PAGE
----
Monday, June 23, 2014

For the Record: A necessary audit of University of Minnesota drug research



"It is time to eradicate this stain on the reputation of 
a splendid university."

Arne Carlson, former governor of Minnesota 



The announcement by the legislative auditor that he will be reviewing the drug-testing program at the University of Minnesota is welcome news. Most of the concerns revolve around the suicide of an enrollee, Dan Markingson, in May 2004. However, the ongoing problems center on large amounts of money being afforded universities by drug companies in return for extensive testing of experimental drugs on human subjects. At best, it brings together a problematic mixture of conflicts of interest and human tragedy.

Over the span of the program, it has drawn considerable negative press, including headlines in the Star Tribune in August 1993 — “University kept silent for 4 years on research misconduct by Garfinkel” (Dr. Barry Garfinkel was convicted and sent to prison) — and continuing to May of this year, when Science magazine published a lead article analyzing the Markingson case and continuing issues.”

During this time, Dr. Carl Elliott, a professor in the Department of Bioethics, and his colleague, Dr. Leigh Turner, have been critical of the oversight of this program, including the various reports that cleared the university of wrongdoing. A large and distinguished cadre of doctors, researchers and scientists from the United States, as well as Canada and New Zealand, has joined in this criticism. As a result of the publicity, Elliott and Turner continue to receive calls from parents and families of enrollees declaring their concerns over mistreatment, failure to protect the harmed and misinformation given to potential subjects. This has been verified by a local TV investigation.

Unfortunately, instead of this compelling matter being resolved internally, the debate has continued to spill out to the public, drawing national media attention from the likes of the New York Times and the Boston Globe.

The legislative auditor now has the opportunity to conduct a thorough and professional audit of this operation covering the past 10 years. It is imperative for the well-being of all concerned that his report be exhaustive and credible in order that the necessary changes are instituted. This means that inherent conflicts of interest be closely monitored, that the integrity of the study be improved and that the subjects be fully protected.


This audit should involve:

1) A thorough review of the finances, including the number of studies, payments to doctors and clinicians, administrative costs, etc.

2) An examination of the conflicts of interest built into the process. This should include a background inspection of all program personnel as well as those who serve on an oversight board. Transparency should be the rule.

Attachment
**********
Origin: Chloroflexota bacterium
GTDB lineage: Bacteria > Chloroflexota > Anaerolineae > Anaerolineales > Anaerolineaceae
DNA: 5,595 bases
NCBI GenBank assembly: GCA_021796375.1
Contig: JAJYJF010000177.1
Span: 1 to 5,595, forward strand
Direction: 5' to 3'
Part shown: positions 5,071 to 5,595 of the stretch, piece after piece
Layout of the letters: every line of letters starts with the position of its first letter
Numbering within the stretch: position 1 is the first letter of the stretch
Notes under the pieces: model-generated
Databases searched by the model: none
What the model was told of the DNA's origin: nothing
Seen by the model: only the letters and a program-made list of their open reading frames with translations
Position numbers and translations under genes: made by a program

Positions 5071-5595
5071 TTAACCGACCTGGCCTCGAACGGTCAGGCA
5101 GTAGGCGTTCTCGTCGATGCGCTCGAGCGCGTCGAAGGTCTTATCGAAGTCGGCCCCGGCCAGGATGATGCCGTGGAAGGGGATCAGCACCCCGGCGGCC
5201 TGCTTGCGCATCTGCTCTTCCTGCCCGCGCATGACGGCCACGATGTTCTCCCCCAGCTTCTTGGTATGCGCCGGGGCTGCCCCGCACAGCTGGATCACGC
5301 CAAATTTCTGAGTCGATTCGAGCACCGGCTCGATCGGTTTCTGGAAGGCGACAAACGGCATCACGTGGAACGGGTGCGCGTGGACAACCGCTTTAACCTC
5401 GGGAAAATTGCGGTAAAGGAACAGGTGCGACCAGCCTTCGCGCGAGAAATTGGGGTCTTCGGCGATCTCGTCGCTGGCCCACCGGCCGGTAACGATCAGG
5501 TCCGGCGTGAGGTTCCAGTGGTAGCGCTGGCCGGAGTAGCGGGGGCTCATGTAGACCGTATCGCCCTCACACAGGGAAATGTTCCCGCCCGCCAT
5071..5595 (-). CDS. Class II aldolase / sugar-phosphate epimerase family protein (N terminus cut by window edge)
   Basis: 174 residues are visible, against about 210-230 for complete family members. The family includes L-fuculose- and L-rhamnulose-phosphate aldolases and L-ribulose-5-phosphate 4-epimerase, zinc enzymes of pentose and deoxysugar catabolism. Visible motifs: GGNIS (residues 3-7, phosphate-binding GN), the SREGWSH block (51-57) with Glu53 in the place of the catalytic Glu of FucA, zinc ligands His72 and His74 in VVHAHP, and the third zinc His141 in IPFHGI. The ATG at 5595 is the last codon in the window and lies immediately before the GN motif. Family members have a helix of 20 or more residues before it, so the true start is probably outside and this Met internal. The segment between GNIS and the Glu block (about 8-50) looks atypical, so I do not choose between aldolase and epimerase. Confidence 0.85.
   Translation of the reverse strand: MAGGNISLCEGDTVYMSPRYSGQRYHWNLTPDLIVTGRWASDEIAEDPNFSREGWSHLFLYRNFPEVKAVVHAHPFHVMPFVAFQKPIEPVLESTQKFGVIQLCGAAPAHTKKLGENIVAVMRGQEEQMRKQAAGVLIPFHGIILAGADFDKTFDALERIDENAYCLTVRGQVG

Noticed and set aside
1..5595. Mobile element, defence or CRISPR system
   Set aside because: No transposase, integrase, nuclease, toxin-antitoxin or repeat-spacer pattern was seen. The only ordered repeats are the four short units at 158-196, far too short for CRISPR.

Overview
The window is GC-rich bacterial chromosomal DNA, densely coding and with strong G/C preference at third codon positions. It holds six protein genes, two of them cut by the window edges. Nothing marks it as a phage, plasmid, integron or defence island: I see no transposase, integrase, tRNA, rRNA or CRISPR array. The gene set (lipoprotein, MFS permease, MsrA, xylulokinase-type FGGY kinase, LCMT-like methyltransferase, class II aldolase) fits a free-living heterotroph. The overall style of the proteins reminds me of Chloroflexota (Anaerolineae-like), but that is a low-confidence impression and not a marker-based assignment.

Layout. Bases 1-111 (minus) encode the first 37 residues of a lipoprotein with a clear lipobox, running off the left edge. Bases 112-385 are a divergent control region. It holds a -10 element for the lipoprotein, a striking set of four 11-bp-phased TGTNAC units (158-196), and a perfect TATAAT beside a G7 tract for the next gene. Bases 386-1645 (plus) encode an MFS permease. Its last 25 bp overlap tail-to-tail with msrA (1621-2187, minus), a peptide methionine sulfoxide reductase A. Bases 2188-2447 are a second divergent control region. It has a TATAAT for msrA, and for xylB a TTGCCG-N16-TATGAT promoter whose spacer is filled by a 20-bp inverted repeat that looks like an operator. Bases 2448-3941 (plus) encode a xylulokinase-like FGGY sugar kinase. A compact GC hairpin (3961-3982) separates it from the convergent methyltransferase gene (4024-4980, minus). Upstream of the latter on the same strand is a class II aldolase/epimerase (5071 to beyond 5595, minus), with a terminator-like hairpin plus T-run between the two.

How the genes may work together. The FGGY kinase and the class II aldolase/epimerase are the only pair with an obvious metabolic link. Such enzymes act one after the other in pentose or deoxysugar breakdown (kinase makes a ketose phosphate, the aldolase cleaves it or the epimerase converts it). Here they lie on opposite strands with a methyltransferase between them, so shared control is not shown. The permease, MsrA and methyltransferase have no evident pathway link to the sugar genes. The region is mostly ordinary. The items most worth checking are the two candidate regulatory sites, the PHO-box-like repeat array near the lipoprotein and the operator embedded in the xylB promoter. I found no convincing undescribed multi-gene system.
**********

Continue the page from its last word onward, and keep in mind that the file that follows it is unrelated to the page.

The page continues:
3) A disclosure of the number of tests, enrollees, injuries and deaths.

4) A full understanding of the oversight process, commencing with the Board of Regents. Are its members independent of management? How do they manage dissent involving management, faculty and/or the public? Why did they not intercede, particularly knowing the ills of the past involving criminal misconduct and continuing with public reports of ongoing concerns relative to the care of enrollees?

5) That the legal and human rights of the enrollee are fully protected and that the family is involved. This includes upfront disclosure of all needed information, professional monitoring and care, if harm is caused.



Logic would indicate that certain areas of management require more oversight than others, particularly when significant money comes from drug companies for testing on humans. Somehow, that special attention appears not to have been there, even when respected members of the faculty raised red flags.

I am most hopeful that the legislative auditor not only will deal with these concerns but also will come forth with standards that will significantly improve independent oversight and be fully protective of our enrollees, who all too often are our most vulnerable citizens. It is time to eradicate this stain on the reputation of a splendid university.

Sunday, May 18, 2014

For the Record: U Flunks on Rigorous Core Courses - Professor Eva von Dassow





"Housework is a breeze. Cooking is a pleasant diversion. Putting up a retaining wall is a lark. But teaching is like climbing a mountain."  Fawn Brodie
My colleague, Professor Eva von Dassow,  has graced these pages before. Her comments to the University of Minnesota Board of Regents went modestly viral - twenty-five thousand views, and are still worth considering.  They may be found here:

When Professor von Dassow Speaks, Hopefully Somebody Will Listen...




The following material is reprinted with the permission of the author and the Minneapolis Star-Tribune where it was first published.



Counterpoint: U flunks on rigorous core courses

May 16, 2014

Article by: EVA VON DASSOW 


Readers may be interested in what faculty members at the University of Minnesota think of the curricular requirements celebrated for their breadth and rigor by Vice Provost Robert McMaster in a recent counterpoint article (“Quality of curriculum at U is second to none,” April 26).

McMaster, describing our set of liberal-education requirements as “comprehensive,” states that “all students must complete seven courses in what we call the core”; he then lists 11 categories of requirements.